BTW, pump feeds straight into filter (no way to bypass it) and flow is being measured with a gauge at the outlet of the filter.

    Pool guy says that the filter must see 10psi minimum. This makes no sense to me nor is there any documentation or discussion I can find about a required filter pressure minimum. Looks like a way to waste money and wear things out running the pump faster than is required for the situation.

    The deep end of the pool away from the skimmer has poor circulation, but that is a design flaw (pool is from the ’70s) because 95% of the water is returned before the halfway point in the pool. It has poor circulation to the deep end regardless of pressure at the filter or flow, summer or winter. I run an Aquabot Turbo T-Jet cleaner a couple of times a month to ensure the water is sparkling and any settled dust at the deep end is removed.

    Anyway, is there actually a pressure minimum that must be reached for a DTE filter to function?

  4. Hi,
    I’ve just moved to house with a pool that is under a tree. The leaves are a constant challenge. I have a leaf catcher which works well, but when I turn the pump off the leaves sink to the bottom (usually overnight). I was wondering if it might be possible to run the pump at one hour increments (12 times in 24 hours) so the leaves don’t have a chance to sink?

  5. I bought a pool 20′ round from Sam’s . The Pool equipment that came with the Pool was completely useless. My pool turn Green within the first week I had it. After many trips to some other company Pool supply and Hundreds of dollars wasted on chemicals. I decided to by a stronger filter and pump, before Throwing the pool in the garbage. Since then i had no issue keeping the pool clean & Clear. S
    So it appears Inyo Pools Sales pool that will fail straight out of the box. And it will cost the consumer as much if not more then what they pay for the pool to even Make it work. INYO Pools , make the pool so you can only get parts from them. They do not even give the merchants the sale the pool Parts > Not even hoses.
    IF you talk to a agent . they have no knowledge of the product and will refuse to let you speak to someone who does.
    Im going to have to tear my pool down because this company cant even sale me a simple replacement hose for the filter. Or do they know what size hose to get. But it isn’t a size you can buy at the same place you purchase the pool. or anywhere else.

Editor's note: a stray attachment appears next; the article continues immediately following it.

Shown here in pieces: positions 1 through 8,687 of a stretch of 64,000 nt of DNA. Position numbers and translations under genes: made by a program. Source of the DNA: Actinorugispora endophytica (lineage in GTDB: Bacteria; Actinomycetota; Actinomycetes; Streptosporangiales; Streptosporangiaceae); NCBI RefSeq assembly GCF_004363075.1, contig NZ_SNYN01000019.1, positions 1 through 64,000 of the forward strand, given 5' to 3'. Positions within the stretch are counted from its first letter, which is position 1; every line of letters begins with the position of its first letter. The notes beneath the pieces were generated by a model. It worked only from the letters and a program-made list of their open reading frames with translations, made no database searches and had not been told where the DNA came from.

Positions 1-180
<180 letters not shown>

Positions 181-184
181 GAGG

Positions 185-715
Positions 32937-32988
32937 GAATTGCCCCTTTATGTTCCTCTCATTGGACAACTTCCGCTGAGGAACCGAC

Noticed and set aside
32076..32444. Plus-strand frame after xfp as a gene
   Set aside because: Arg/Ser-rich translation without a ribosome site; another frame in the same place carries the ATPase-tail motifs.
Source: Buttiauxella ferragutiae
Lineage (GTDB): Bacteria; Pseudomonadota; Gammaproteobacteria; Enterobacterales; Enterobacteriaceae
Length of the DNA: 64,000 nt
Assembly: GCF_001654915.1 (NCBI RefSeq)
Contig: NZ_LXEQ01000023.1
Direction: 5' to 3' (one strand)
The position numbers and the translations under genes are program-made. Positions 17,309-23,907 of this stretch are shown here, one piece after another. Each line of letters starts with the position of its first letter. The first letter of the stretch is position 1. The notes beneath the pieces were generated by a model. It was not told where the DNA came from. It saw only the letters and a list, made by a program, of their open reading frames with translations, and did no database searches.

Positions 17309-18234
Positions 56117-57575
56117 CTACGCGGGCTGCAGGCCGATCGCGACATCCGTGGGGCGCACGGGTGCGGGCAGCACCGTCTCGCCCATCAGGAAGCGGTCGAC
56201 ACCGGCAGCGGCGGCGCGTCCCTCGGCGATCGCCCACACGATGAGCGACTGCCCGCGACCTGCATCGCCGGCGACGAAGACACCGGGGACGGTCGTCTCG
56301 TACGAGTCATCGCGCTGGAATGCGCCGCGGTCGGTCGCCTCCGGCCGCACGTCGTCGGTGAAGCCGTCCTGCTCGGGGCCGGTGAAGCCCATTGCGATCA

My advise is to run filter 24 hours all year. And if possible return the inyo pool and buy someone else product . Poor customer relations. Very poor service.

    1. It appears you are completely confused about which company you are attempting to contact. We do not make pools, nor do we sell through Sam’s Club. You are probably trying to smear Bestway or Intex, but again that is not us. We do not sell parts for Intex or Bestway pools either.

      Just to make sure I was not speaking out of turn, I checked our system for your name. There is no order for a pool, chemicals, pump, or filter with that name.

  6. How long do you run the pool pump after adding 5 gallons of muriatic acid for a no drain acid wash? Was told run it for 24 hours for 5 days (brush daily) by the pool company. Is that accurate or can I run it for 6 hours for the remaining 4 days instead? It has already been on for 12 hours.

    1. Yes, the 24 hours a day for 5 days sounds about right. The run times we are referring to in the article are for everyday use, not specific chemical treatments as in your situation. I would stick with what the pool company recommended if you want the treatment to work.

  7. I am not really worried about the cost or clarity, although both should be OK, I am more looking at the benefit to the actual pump by running it 24/7. Is it really better for the pump to run continuously? Will I get a longer life out of it on average? Pentair VS that I can run at a low speed for much of the day and run higher speed some of the day and never turn off.

  8. I calculated the amount of water exchanges I have to do. I was wondering if it matters the time of day it is better or worse to run a pump? Ie. Better to run during the hot sun of the afternoon or better at night or does it matter?

    1. in my experience, running the pump during the day had the best results. Chlorine gets burned off by the sun, so running your pump during the daytime ensures that your chlorine level stays at an adequate level. The downside is that it is more costly to run during the day due to peak hour electricity costs. So you may want to consider running you pump for 4 or 5 hours during the hottest parts of the day, then supplementing it with a few hours at night.